Last year, when we inaugurated our Top 50 Dad Blogs list, we praised dad bloggers for “changing the way we think about fatherhood.” Indeed, a number of our favorite bloggers on this, our second Top 50 list, insist our thinking needs to be changed. They describe themselves as advocates for fathers, taking to their keyboards in order to counter dominant cultural stereotypes of dad-as-incompetent-buffoon. (You don’t believe them? Tune in to most any family sitcom on most any night of the week.) Others on the list aspire simply to entertain us with funny, relatable tales from the trenches. A few write to work through the shattering grief of losing a child or spouse.
This list features straight dads, gay dads, working dads, stay-at-home dads, geek dads, single dads, and more. In a culture where the dominant conversations around fatherhood center simply on whether dads can deign to change their kid's diaper, it's refreshing to see these guys take the public perception of parents into their own hands. We are again struck by the variety of their voices and experiences, which itself puts the lie to the notion of any one “typical dad.” A lot of our favorites from last year are back, while many worthy entrants are making their debuts. We hope you’ll enjoy laughing, crying, nodding, and discovering along with them as much as we have. As dads' online influence grows, this list will only become more and more difficult to curate — and that's a good problem to have. If you think we missed any of your favorite dad bloggers, nominate them here. – Barbara Spindel and the dad blog panel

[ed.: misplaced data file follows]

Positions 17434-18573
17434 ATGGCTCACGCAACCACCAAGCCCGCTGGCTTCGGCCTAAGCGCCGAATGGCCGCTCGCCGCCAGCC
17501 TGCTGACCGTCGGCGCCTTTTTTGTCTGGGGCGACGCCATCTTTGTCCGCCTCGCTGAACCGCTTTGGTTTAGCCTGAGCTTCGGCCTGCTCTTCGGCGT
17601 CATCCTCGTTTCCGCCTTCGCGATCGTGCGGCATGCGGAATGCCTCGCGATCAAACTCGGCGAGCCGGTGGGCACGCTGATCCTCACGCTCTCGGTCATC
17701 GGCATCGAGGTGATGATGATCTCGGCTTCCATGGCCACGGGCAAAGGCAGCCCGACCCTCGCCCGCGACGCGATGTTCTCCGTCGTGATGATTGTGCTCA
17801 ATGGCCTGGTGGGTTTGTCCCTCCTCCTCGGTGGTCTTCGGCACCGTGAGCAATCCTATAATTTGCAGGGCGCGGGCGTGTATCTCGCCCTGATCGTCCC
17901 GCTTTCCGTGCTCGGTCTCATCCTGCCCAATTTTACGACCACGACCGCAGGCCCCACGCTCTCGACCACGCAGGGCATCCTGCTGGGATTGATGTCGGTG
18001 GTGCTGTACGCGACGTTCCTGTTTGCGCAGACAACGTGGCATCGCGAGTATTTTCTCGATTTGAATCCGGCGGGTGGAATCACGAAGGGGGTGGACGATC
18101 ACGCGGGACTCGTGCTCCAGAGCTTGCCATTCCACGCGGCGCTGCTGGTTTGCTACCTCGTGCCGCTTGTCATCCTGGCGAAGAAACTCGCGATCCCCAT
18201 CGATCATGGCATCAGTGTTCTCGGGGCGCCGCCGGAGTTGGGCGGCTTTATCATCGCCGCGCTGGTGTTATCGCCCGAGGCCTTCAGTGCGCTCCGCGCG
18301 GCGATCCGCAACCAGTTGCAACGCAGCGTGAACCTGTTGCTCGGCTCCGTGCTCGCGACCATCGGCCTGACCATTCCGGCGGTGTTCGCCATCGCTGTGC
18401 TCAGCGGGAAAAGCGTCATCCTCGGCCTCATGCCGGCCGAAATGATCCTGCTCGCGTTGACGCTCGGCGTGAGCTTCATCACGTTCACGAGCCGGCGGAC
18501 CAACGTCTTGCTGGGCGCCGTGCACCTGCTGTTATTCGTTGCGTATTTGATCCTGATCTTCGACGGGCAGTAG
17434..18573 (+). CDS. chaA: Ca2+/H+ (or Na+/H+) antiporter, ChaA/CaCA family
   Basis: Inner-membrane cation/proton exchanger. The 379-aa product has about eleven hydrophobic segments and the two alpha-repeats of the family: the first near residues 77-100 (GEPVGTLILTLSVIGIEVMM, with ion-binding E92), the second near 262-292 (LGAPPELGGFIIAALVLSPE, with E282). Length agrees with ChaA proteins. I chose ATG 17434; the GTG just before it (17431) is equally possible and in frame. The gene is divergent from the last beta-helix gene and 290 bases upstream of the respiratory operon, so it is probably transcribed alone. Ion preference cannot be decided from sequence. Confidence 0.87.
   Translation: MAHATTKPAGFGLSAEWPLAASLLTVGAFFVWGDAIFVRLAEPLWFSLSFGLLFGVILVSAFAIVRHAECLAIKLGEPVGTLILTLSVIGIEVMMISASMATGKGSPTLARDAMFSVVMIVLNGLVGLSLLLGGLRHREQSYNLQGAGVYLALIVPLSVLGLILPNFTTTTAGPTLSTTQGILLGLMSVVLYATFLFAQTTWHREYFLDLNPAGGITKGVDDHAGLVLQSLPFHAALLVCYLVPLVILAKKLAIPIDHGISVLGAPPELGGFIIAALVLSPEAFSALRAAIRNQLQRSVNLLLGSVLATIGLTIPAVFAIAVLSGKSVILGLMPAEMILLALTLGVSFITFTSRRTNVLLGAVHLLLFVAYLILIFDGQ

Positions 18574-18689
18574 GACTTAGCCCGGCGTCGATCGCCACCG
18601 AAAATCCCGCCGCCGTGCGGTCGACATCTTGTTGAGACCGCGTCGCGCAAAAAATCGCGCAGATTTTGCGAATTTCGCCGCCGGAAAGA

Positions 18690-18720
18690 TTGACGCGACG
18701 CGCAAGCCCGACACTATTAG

49 / 50
- #2 Most Useful
Kevin Hartnett is a thinker. On his Growing Sideways blog, the freelance writer, who lives with his wife and two young sons in Ann Arbor, Michigan, excels at taking a typical moment from family life and coaxing many possible meanings from it, chewing it over and viewing it from different perspectives.
Take that time in the pediatrician’s office after his toddler son, Wally, had received four shots and was screaming his head off. Kevin had finally gotten them out the door when his four-year-old, Jay, announced that he needed to use the bathroom. They hastily returned to the doctor’s office. After Jay peed, Kevin, screaming baby in his arms, again tried to rush them out, but Jay “felt moved for perhaps the very first time” in his young life to insist upon meticulously washing his hands. At the time, Kevin felt sure Jay was intentionally pushing his buttons. Reflecting on the incident, however, he decides that it’s possible Jay “was bowled over by the presence of a stool he’d never climbed, and a short sink designed for little people just like him.” In the end, he doesn’t let Jay completely off the hook — the kid does seem to enjoy getting under his dad’s skin — but he observes, “My tendency to perceive conspiracy in everything Jay does is one indication, I think, of the way in which I’m maladapted to be a father.”
Like many thinkers, Kevin can be a little hard on himself, but we think Jay and Wally are very lucky indeed.